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Refactoring Debt: Myth or Reality? An Exploratory Study on the Relationship Between Technical Debt and Refactoring

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Refactoring Debt: Myth or Reality? An Exploratory Study on the Relationship Between Technical Debt and Refactoring

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In-Person presentation at: The 19th International Conference on Mining Software Repositories (MSR '22)

Date of Conference: 24 May 2022
Conference Location: Pittsburgh, PA, USA

Preprint: https://www.peruma.me/publication/2022-msr-debt/2022-MSR-DEBT.pdf

In-Person presentation at: The 19th International Conference on Mining Software Repositories (MSR '22)

Date of Conference: 24 May 2022
Conference Location: Pittsburgh, PA, USA

Preprint: https://www.peruma.me/publication/2022-msr-debt/2022-MSR-DEBT.pdf

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Refactoring Debt: Myth or Reality? An Exploratory Study on the Relationship Between Technical Debt and Refactoring

  1. 1. Refactoring Debt: Myth or Reality? An Exploratory Study on the Relationship Between Technical Debt and Refactoring Anthony Peruma, Eman A. AlOmar, Christian D. Newman, Mohamed W. Mkaouer & Ali Ouni The 19th International Conference on Mining Software Repositories Mining Challenge Track
  2. 2. Intentionally documenting improvements to the source code Self-Admitted Technical Debt Non-optimal code shipped to production Technical Debt
  3. 3. GOAL IMPACT RESEARCH QUESTIONS CONTRIBUTION Explore the repayment of technical debt through refactoring operations Provide developers and tool vendors with insight to improve code quality Extent of the removal of technical debt through refactoring Types of debt addressed through refactoring Dataset and discussion of the impact of refactoring and debt repayment
  4. 4. Source Dataset SmartSHARK MongoDB Release 2.1 (full version) Extracted Data ▪ SATD Removed Commits ▪ Refactoring Commits ▪ Refactoring Operations ▪ Hunks (Code Diffs) Quantitative Analysis ▪ Descriptive Statistics ▪ Odds Ratio Qualitative Analysis ▪ Manual Analysis of Code Custom Python Scripts Experiment Design Data Overview ▪ # of projects: 77 ▪ # of project with SATD removed: 76 ▪ # of commits with SATD removed: 13,259 ▪ # of refactoring commits with SATD removed: 7,341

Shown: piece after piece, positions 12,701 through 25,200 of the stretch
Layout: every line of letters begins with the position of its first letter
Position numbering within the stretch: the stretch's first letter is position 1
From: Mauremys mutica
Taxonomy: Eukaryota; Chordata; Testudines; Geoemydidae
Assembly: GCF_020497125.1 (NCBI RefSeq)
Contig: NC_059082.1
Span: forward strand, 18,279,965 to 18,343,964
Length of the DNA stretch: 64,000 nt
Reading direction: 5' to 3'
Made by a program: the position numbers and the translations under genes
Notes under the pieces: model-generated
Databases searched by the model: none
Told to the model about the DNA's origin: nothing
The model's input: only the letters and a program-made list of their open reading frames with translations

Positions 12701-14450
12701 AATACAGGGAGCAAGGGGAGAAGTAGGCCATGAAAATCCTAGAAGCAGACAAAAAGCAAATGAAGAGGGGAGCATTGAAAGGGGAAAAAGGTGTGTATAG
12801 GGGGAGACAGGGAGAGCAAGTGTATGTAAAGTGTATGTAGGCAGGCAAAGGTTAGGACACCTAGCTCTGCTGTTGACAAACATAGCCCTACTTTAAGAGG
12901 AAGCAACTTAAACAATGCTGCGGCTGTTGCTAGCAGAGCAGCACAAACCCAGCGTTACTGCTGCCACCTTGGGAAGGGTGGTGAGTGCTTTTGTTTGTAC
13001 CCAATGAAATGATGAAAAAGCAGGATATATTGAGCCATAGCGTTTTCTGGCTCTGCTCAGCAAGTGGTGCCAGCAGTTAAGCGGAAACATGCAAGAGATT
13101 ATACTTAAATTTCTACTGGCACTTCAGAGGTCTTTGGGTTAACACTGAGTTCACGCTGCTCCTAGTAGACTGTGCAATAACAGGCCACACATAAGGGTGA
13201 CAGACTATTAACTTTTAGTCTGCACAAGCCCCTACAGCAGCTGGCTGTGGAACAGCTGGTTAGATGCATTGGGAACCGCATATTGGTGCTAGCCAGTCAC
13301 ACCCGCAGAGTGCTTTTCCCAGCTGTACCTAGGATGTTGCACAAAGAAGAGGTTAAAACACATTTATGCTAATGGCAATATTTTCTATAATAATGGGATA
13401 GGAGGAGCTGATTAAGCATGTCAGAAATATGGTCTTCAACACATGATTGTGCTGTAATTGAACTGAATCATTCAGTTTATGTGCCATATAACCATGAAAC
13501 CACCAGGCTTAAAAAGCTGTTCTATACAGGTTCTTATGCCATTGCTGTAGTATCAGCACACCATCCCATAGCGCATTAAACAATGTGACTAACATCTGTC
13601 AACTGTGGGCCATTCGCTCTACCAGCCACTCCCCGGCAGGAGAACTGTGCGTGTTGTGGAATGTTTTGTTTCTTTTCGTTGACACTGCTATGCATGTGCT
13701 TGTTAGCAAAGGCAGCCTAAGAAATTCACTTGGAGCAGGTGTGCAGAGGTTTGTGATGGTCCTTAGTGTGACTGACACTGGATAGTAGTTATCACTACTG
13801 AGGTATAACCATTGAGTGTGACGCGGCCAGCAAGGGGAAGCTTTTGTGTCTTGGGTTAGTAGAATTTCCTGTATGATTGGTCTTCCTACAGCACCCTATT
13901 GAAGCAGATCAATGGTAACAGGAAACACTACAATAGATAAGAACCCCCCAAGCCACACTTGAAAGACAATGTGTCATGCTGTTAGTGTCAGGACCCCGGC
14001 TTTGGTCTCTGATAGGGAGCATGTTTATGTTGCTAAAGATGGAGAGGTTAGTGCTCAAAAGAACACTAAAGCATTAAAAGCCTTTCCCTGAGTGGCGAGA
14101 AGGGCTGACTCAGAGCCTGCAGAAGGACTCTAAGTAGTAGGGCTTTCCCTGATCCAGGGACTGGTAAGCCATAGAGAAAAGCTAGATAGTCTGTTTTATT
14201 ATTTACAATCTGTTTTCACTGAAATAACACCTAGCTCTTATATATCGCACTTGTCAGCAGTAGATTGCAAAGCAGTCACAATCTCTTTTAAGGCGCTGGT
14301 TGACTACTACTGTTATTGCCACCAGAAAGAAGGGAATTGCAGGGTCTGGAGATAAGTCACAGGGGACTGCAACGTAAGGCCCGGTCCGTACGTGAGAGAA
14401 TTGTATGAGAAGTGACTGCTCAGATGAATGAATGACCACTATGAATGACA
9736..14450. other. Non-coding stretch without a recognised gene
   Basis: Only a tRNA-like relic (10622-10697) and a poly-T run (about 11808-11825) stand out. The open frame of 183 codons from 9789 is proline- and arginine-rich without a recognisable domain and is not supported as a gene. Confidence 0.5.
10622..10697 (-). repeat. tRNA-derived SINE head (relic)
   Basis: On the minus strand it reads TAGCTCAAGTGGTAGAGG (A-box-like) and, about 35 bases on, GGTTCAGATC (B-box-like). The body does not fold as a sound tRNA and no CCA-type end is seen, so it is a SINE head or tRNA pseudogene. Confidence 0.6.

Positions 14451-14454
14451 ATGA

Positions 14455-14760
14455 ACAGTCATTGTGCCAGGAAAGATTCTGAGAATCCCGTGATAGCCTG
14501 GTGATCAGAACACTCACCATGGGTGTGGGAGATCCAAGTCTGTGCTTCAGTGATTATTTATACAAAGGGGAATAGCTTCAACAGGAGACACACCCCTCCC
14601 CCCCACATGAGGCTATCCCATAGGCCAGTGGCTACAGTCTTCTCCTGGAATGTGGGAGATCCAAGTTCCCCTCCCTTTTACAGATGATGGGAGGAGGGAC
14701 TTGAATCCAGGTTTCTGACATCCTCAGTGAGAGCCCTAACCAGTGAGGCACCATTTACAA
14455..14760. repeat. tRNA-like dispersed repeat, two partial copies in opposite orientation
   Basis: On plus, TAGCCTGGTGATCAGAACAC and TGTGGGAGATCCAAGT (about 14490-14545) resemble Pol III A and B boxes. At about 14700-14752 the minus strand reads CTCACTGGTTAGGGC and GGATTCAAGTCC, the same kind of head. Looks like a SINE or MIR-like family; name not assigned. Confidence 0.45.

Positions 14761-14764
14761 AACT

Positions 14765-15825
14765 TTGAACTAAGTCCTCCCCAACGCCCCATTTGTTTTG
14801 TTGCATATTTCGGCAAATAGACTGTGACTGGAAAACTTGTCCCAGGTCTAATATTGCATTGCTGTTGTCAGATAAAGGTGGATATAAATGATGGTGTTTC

5. 5. Research Questions RQ1 – To what extent do developers refactor code when removing technical debt? Greater likelihood of debt repayment through refactoring activities: • 76 of 77 systems have debt removal via refactoring • 76 systems have an Odds Ratio > 1 • Statistically significant difference in the number of refactoring operations applied to files Developers apply a variety of refactoring operations: • Extract Attribute is frequently applied multiple times followed by Change Variable Type
  6. 6. Research Questions RQ2 – What motivates a developer to refactor their source code to remove technical debt? Technical debt categories resolved via refactoring: ▪ Error Handling ▪ Code & Structural Improvements ▪ Feature Updates
  7. 7. Code & Structural Improvements Clean-up Activities Design Improvements Includes removing temporary code or renaming identifiers Prior studies show that code clean-up is an activity associated with refactoring Includes moving code (such as moving methods, method extraction, etc.) and data type changes Frequent bigrams & (stemmed) terms: “get rid”, “mov”, “remov” & “chang” Rename attribute refactoring operation Change data type refactoring operation
  8. 8. Feature Updates Refactoring operations developers perform to incorporate feature changes into the system Frequent terms: ▪ “implement” – “FIXME: our implementation is flawed….” ▪ “add” – “TODO: Add method to extract...” Extract method refactoring operation
  9. 9. Error Handling Developers knowingly write code prone to errors or utilize generic (or auto- generated) error handling code (try/catch blocks) Common bigrams: “catch block”, “error handling”, “exception handling”, and “throw exception” ▪ “TODO: We could use a better strategy for error handling” ▪ “TODO: Fix exception handling”.
  10. 10. Potential Code Quality Tools: • Support for robust error handling – automatic detection of shortcomings in the code; customization of auto-generated try- catch blocks • Improving the accuracy of refactoring recommendations – considering the occurrence of SATD in the code • Aligns with existing studies showing a co-occurrence between debt repayment and refactoring actions • Opens the door for potential future work A more formal and exhaustive set of causes for repayment categories Conclusion & Takeaways
  11. 11. Thank You! Anthony Peruma h t t p s ://pe ru ma. me

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